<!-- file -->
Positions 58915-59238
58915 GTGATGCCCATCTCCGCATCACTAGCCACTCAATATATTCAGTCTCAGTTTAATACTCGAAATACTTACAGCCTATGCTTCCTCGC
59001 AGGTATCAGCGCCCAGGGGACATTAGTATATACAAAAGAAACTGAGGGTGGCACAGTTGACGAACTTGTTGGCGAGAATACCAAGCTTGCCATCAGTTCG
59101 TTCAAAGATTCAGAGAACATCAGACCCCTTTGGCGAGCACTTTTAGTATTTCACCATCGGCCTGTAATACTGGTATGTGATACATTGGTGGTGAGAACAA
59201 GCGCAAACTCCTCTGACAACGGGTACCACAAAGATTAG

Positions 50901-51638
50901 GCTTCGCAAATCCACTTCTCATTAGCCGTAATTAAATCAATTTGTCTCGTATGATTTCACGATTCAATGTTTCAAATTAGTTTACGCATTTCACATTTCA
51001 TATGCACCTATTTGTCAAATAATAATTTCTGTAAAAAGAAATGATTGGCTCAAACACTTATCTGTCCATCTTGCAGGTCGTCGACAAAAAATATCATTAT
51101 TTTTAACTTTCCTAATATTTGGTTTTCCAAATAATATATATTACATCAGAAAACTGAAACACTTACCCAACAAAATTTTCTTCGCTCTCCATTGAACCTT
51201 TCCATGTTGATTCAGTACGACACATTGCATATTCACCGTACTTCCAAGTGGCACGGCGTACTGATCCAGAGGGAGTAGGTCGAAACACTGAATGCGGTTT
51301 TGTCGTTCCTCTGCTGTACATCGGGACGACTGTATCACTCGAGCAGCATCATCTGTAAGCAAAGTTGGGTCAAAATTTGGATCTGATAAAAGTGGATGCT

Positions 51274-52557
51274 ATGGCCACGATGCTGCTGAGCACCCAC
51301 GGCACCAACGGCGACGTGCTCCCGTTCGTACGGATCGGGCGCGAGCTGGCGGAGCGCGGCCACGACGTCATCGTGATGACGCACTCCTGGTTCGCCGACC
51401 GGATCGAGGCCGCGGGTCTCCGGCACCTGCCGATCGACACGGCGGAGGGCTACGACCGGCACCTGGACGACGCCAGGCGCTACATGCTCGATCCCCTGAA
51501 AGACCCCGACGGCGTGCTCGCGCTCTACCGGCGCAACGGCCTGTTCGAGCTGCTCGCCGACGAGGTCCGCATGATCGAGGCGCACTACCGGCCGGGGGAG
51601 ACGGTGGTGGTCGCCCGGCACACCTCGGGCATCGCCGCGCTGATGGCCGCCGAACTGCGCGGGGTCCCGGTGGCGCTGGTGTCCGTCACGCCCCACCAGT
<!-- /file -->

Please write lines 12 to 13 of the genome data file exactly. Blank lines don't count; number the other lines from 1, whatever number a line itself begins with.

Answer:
Positions 51274-52557
51274 ATGGCCACGATGCTGCTGAGCACCCAC